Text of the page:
Savers who are willing to keep their money in long-term savings accounts are benefiting from improved interest rates.
According to Moneyfacts, the financial information website, the returns provided by fixed-rate bonds have been on the increase since last summer.
Although that improvement needs to be set in context - the increases have been from a historic low of just 2.25 per cent - it appears to have been prompted by speculation that the Bank of England will be looking to raise official interest rates later this year.
Moneyfacts reported that the average interest rate for a one-year fixed-rate bond is now 2.85 per cent, a high water mark not seen since March 2010.
Two-year bonds hold out the promise of an average 3.42 per cent return. Locking in money for three years rewards savers with an average interest rate of 3.7 per cent, while committing to four years produces an average rate of 4.17 per cent.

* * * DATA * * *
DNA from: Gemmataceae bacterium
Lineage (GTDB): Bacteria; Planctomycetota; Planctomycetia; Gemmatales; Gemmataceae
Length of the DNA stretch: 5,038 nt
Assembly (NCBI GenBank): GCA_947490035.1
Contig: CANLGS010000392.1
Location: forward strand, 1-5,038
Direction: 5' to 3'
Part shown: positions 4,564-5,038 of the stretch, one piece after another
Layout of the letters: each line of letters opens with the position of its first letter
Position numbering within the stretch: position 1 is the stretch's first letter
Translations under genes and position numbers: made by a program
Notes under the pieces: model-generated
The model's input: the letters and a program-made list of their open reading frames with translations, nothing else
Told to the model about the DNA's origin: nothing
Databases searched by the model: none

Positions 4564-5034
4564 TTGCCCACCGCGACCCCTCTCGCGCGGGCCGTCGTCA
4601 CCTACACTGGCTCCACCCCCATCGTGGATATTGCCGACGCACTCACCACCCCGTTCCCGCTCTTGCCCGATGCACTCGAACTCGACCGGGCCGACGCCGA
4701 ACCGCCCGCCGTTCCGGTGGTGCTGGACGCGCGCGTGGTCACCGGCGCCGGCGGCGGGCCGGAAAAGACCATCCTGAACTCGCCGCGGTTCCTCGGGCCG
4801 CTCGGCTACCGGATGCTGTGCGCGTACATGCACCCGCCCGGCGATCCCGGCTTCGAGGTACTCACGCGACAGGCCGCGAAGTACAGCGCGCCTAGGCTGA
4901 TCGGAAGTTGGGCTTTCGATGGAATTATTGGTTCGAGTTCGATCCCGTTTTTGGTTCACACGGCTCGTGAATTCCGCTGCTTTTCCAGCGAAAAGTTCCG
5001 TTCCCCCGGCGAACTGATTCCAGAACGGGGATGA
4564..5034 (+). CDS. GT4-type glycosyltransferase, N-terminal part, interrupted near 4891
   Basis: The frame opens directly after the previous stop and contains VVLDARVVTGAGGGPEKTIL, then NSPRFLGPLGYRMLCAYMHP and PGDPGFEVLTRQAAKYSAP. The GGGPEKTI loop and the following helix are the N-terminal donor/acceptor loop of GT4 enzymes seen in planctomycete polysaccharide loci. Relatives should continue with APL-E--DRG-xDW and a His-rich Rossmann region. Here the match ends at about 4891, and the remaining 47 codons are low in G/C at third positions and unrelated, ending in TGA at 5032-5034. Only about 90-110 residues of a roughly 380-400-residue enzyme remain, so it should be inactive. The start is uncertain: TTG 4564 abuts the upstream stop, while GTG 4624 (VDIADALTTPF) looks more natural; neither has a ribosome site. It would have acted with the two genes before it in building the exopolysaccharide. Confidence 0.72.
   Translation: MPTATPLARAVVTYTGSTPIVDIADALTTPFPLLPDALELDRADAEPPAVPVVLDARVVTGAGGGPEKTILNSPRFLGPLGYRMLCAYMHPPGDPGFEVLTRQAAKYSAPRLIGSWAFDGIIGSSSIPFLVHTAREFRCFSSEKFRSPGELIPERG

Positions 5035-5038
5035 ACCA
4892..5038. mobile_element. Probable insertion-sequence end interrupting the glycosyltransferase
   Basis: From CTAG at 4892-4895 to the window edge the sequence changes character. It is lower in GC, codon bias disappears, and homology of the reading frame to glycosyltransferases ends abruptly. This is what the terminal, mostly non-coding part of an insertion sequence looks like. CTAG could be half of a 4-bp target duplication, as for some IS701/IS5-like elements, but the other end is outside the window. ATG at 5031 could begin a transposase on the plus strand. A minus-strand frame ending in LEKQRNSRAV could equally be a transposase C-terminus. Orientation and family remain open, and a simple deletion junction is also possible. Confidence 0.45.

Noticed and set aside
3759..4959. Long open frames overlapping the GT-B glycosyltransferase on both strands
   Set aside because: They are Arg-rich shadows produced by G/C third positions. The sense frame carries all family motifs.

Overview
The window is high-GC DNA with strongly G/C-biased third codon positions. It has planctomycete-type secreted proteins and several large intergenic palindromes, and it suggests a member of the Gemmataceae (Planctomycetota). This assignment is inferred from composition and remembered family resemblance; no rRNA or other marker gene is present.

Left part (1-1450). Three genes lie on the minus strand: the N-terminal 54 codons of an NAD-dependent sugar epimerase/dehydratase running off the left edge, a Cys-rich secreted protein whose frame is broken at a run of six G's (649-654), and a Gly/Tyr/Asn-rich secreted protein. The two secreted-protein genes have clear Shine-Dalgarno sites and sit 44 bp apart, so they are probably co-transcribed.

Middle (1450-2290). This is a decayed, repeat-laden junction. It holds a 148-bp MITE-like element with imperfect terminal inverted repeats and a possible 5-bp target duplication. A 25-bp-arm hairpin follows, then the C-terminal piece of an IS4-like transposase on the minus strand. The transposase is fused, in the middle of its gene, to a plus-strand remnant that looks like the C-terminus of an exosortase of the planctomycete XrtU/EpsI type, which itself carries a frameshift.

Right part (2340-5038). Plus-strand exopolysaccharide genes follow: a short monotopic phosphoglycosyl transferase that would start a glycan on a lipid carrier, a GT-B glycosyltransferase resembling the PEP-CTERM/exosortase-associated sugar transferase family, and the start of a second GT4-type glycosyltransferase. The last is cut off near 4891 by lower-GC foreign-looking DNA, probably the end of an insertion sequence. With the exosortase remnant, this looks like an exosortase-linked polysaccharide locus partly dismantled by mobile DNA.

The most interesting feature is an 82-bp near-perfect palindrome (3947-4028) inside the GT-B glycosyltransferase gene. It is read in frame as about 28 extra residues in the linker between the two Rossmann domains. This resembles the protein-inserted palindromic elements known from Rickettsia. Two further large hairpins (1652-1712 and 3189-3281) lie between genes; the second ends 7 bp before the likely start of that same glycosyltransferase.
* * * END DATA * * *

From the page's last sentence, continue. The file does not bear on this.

Michelle Slade of Moneyfacts said: "The biggest increase in rates is on short-term deals, which are the most popular amongst savers.
"Most of the best deals are from smaller building societies. If savers want to make the most of their money they may need to look further afield than their local High Street.
"The markets expect a rise in Bank base rate in the not too distant future and this is being factored in to the rates being offered to savers."
But Ms Slade advised that people would come face to face with a sizeable penalty charge if they decided they wanted access to their money during the fixed-rate term, and should, therefore, consider carefully whether or not they could afford to tie their savings up for a lengthy period.